Corn: Monday's USDA report offered a bullish surprise for the already pre-bought corn market. Trade was looking for corn carryout to fall to 1.619 billion bushels and instead the USDA showed carryout at 1.481. USDA came to that carryout number very simply by raising exports by 150 million bushels, which lowered the carryout by that same amount.
Trade had been buying corn for over a week, expecting a bullish report but this was likely more bullish than even recent traders would have expected. What likely held the corn back from taking out 450 resistance was that the beans were given an equally bearish number to offer outside market resistance to corn. Monday was a case of corn trying to work against the beans with both markets seeing only a small change by the end of the day. March had a high of 449 which is just a penny away from key resistance.
Now the big question for the short term is: Who will win out? The bearish bean number or the bullish corn number? In the short-term outlook, the corn is likely to hear little news while beans will be talking South American weather and possible Chinese cancellations every day. Because of this, the short-term outlook suggests a slight pullback in corn. Corn bulls should feel excited about what this carryout number could do if poor spring weather talk evolves. Bears can sell once again near 450 resistance but should likely not aim for large profits on that sale…Ryan Ettner
Soybeans: The much-anticipated February report finally was released Monday and as usual the USDA threw a curve to the market as they left the U.S. ending stocks estimates unchanged. The average trade guess was for ending stocks to drop by 7 million bushels, but most in the trade were anticipating a drop of more in the 20 to 30 million bushel range. The USDA did raise export demand by 15 million bushels but they offset the demand increase by raising imports buy 5 million and dropping the residual category by 10 million bushels.
This is what we thought they might do. As we wrote last week, they could raise imports up to 35 million bushels -- they are at 30 million after today’s revision -- and this puts imports equal to last year’s number and could offset some of the demand increases. We also suggest that they could also drop the residual category from 22 -- they dropped it 10 million today -- million down to 1 million bushels to equal last year’s residual number. This means they still have 17 million more bushels they can adjust these categories to equal last year’s numbers and offset further demand increases on upcoming reports. Even with the increase in demand, it still looks like the USDA has understated exports at this time. We will have to see confirmation of the some purchases soon or the USDA will have to raise export demand again.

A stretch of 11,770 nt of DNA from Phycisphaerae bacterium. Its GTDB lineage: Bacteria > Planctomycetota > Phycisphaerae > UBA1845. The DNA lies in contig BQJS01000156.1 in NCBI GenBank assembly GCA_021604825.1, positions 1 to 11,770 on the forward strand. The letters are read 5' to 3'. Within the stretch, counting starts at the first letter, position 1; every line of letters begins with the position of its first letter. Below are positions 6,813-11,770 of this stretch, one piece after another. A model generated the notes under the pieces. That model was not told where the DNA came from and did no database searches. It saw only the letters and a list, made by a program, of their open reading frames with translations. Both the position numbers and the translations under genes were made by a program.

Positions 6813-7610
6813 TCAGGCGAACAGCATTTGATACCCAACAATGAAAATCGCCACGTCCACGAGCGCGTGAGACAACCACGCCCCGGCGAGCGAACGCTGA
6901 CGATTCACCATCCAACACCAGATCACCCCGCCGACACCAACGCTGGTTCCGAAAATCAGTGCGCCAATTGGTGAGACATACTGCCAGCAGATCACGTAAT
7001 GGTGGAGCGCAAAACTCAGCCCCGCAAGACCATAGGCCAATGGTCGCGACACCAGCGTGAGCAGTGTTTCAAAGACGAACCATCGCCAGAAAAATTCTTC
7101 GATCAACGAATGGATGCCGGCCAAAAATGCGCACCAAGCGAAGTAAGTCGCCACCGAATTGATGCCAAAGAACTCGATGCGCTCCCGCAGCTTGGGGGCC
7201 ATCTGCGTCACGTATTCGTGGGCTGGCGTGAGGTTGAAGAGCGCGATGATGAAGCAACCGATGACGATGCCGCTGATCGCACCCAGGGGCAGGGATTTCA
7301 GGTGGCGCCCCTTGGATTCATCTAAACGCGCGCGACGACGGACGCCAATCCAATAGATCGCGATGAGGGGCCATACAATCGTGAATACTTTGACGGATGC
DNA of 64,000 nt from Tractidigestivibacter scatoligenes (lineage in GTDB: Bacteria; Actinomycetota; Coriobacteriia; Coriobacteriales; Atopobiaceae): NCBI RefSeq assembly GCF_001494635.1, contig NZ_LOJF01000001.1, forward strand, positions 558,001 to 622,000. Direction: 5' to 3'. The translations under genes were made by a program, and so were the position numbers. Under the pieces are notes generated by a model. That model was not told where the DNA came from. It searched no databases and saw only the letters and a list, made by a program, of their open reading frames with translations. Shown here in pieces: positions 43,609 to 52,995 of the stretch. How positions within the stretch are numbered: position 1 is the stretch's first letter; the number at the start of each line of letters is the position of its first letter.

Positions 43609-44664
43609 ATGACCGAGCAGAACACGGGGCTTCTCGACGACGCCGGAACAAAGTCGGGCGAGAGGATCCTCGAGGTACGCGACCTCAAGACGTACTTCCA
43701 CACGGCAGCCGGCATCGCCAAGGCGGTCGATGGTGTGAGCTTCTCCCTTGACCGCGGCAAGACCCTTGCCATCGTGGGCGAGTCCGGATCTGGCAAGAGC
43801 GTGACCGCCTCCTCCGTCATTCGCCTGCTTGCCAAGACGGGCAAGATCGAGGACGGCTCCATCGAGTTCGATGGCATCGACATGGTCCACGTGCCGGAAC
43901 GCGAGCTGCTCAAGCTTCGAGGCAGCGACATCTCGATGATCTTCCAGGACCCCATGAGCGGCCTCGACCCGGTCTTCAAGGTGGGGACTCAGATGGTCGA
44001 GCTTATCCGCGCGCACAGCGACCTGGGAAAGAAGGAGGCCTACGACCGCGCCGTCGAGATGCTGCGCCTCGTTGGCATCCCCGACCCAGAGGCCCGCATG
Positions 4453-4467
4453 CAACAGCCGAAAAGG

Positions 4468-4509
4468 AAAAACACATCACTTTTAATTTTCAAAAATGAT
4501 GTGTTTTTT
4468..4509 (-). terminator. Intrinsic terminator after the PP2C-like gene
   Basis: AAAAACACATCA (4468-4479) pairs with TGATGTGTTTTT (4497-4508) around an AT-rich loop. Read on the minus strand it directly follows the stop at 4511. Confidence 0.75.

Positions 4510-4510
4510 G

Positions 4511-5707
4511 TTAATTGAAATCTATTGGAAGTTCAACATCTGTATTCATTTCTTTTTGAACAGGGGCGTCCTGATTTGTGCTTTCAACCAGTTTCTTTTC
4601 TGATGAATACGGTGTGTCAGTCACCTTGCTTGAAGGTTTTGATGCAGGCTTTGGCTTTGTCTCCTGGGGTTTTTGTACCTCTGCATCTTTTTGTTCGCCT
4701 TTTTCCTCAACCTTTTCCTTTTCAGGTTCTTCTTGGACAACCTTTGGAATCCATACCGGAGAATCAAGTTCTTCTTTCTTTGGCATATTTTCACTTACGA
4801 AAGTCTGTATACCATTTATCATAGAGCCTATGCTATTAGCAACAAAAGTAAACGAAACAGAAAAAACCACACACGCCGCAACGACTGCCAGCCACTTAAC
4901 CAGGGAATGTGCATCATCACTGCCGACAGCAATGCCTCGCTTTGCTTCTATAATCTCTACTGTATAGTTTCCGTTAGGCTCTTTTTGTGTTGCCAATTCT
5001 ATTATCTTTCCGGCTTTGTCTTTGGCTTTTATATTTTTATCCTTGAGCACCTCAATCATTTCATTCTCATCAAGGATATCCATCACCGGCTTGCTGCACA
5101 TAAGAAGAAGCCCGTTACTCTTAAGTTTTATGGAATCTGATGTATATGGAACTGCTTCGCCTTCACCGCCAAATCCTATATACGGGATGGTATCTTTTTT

There was more talk about China canceling bean buys but like all of last week we have yet to receive any confirmation the sales have officially been canceled. As for Monday’s world numbers, Brazil’s crop was raised 1 mmt to 90 mmt, which was anticipated. Argentina’s crop was lowed buy 0.5 mmt to 54 mmt, which was also as anticipated. World ending stocks are projected to come in at 73.01 mmt which is up a shade form last month’s 72.33 mmt estimated. South America weather is getting a bearish spin as the Southern portions of the country’s grain belt saw 1 to 2 inches of rain over the weekend. Argentina has two more days of this heavy rain system before the forecast clears for the second half of the week. Brazil saw 0.10 to 0.90 inch over the weekend for Rio Grande do Sul in the South and Mato Grosso in the North. With Brazil’s harvest progressing as it looks like about 12% of the crop is harvested with yields continuing to be reported better than last year.
With Monday’s report out the way, we look for the trade’s attention to start to focus on next week’s USDA outlook forum. With most in the trade anticipating a record bean planting this upcoming season, the odds are the USDA will show U.S. ending stocks jumping up to 300 to 350 million bushels after this year’s production cycle. Allendale is still looking for this move higher to stall out. We are trading at such a premium to Brazil, it is hard to not think some of the purchases on the books will be canceled and could even encourage the importation of South American beans into the United States. Allendale’s pricing models suggest that old crop soybeans are at their higher end of their trading range. In the long run, we are projecting that with “normal” weather this summer, we could trade down to $9.25 basis the November contract so this rally should be looked at as an opportunity to market some bushels…Jim McCormick
Wheat: Wheat finished the day higher after the USDA report was slightly friendly. Trade was expecting numbers to remain close to unchanged, and we saw a reduction in ending stocks as a result of potentially better exports. We saw the USDA reduce stocks by 50 million bushels and with the marketing year ending in May for wheat, we need to continue to keep at the good pace we have been on for wheat exports.
The March Chicago contract continues to be in a downtrend and the failure of this market to take out the recent push higher is disappointing and we wouldn’t expect to see the trend change until we can get a close above the longer term downtrend line.
Though the report did release some friendly information, this market would still be a sell slightly below 6 dollars. We do not have enough positive chart information to assume we will start moving higher. Trading funds have liquidated some of their short positions, which could have caused the recent bounce in this market, but we need to see a more convincing export story before jumping on a bullish bandwagon.